This self-defeating dynamic brings out the worst in conservatives, too. Conservatives are just as unconscious about inner processes as liberals, and the right wing becomes more intransigent, irrational, and bullying as its members unconsciously treat liberals in the manner that liberals, through their provocations and passive-aggressive reactions, indicate they are unconsciously prepared and even eager to experience.

The source of left-wing’s collusion or psychological “acting-out” with the right wing is our ignorance of unresolved deep negativity in our psyche. This unconscious negativity is the inconvenient truth at the core of human nature. Up until the 1960s, psychoanalysis was hot on the trail of this repressed dark side that originates from the superego as well as from the death instinct (now being acted out by terrorists) and unconscious masochism. Human resistance short-circuited these investigations: the more deeply the dynamics of our psyche are exposed, the more resistance we experience. Our resistance is encountered because our ego feels under attack in a process of exposure that is quite humbling. Just as secret information from WikiLeaks panics the authorities, so do we all panic at secret knowledge from our psyche.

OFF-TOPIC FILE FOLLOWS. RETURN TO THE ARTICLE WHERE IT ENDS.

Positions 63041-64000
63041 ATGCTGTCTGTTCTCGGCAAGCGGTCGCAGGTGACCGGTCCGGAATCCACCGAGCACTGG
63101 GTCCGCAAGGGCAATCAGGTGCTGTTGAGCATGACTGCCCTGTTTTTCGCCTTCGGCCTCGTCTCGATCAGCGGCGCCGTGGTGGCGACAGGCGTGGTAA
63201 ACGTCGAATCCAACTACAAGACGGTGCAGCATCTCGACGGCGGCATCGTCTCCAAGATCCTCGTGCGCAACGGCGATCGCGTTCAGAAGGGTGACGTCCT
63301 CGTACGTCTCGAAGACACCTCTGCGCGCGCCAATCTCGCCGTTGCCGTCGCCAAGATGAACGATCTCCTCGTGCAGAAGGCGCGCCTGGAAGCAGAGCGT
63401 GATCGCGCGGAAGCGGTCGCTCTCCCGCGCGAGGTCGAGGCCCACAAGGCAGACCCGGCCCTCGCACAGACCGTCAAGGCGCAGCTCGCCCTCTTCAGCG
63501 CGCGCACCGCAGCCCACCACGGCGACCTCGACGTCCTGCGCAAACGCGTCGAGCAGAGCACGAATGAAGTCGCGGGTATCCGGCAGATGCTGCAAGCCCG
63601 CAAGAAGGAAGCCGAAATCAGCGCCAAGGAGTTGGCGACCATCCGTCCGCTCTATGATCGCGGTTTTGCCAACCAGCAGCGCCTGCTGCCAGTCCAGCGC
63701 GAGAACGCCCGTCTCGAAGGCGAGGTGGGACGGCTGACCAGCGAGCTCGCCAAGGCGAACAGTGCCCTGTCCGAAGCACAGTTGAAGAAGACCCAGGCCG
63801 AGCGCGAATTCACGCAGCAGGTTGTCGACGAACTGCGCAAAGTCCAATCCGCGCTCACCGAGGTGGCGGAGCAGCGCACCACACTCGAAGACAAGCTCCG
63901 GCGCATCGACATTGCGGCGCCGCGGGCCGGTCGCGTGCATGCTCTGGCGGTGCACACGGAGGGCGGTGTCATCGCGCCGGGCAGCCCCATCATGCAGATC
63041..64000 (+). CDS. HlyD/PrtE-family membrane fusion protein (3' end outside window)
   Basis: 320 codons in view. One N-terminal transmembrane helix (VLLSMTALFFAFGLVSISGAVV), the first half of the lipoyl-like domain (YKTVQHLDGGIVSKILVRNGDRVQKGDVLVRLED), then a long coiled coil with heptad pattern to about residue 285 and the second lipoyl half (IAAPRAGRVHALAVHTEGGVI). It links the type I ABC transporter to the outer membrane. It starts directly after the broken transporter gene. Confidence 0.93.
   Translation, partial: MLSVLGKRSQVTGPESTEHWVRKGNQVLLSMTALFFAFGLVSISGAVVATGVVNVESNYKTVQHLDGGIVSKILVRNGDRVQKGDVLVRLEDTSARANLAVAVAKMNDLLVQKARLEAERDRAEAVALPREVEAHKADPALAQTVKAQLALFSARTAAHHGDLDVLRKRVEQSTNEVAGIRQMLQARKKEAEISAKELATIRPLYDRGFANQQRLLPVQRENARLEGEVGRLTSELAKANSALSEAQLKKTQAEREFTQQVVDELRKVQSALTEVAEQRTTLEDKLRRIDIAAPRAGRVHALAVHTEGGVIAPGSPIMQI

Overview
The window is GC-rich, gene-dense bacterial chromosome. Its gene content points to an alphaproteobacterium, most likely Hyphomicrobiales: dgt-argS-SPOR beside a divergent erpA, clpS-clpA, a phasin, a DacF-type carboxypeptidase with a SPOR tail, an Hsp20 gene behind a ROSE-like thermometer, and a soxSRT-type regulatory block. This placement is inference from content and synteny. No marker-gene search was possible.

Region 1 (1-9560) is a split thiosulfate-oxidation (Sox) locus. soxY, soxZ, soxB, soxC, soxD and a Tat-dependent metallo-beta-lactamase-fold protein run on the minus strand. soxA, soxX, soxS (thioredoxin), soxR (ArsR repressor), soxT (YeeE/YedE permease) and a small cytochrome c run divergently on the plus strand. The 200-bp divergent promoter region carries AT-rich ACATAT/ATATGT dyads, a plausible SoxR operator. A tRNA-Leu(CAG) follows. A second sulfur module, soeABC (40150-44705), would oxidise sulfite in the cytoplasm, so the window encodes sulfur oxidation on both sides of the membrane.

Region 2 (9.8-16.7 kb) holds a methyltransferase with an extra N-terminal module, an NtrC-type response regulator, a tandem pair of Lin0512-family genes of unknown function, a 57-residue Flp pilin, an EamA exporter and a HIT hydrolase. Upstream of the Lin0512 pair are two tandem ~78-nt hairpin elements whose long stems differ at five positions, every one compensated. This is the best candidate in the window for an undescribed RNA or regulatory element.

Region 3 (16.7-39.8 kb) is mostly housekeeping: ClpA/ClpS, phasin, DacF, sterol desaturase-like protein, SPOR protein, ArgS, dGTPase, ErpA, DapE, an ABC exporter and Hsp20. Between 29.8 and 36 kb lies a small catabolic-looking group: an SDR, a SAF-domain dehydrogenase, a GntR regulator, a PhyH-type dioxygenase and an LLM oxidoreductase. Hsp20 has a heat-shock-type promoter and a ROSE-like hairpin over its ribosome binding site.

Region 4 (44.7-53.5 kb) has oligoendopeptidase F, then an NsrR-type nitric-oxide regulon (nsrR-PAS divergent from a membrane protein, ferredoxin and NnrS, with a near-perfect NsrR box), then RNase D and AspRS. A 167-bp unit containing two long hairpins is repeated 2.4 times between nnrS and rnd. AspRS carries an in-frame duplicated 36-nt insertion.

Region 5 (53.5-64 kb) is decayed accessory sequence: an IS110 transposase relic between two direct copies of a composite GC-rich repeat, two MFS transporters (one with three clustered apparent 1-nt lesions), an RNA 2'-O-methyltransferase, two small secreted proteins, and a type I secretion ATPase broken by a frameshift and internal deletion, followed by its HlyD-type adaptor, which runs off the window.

A process of avoidance began decades ago that has been described as “the closing of the American psyche.” Psychology, psychiatry, and academia abandoned the study of inner life as the source of suffering and unhappiness. Instead, gender, culture, race, ethnicity, politics, economics, and other outside factors and forces were perceived as the root causes. Meanwhile, psychiatrists began to study only symptoms, not inner sources, as they gravitated to pharmacological treatments. Scientists appeared who promised freedom from suffering through the study of genetics and brain chemistry.

A mass denial of the inner life ensued, along with an exodus from the fascinating yet scary exploration of hidden motives, reactions, defenses, passivity, illusions, and fears.

Inundated by this tsunami of denial, psychoanalysis itself lost the scent in tracking our dark side. It ended up compromising with the emerging paradigm. These days the most common psychotherapies avoid examination of the irrational and instead focus on rational thinking, trying to override powerful emotional conflicts and undercurrents with mental gymnastics.

A creeping, insidious passivity is one outcome of this age of victimization. When we recognize that the sources of our pain emerge from within us, we find relief and even acquire substantial inner freedom through self-knowledge. This involves the study of projections, defensiveness, transference, identifications, and emotional attachments, as each of these apply to us personally. However, when we remain at the surface of our lives we can’t fully access our inner power. We are more dependent on “experts” in medicine, psychiatry, and pharmacology, and we become pawns in a profit-motivated system of health. We believe that our suffering and dysfunction and that of others are beyond our reach and comprehension, lost in a maze of external factors.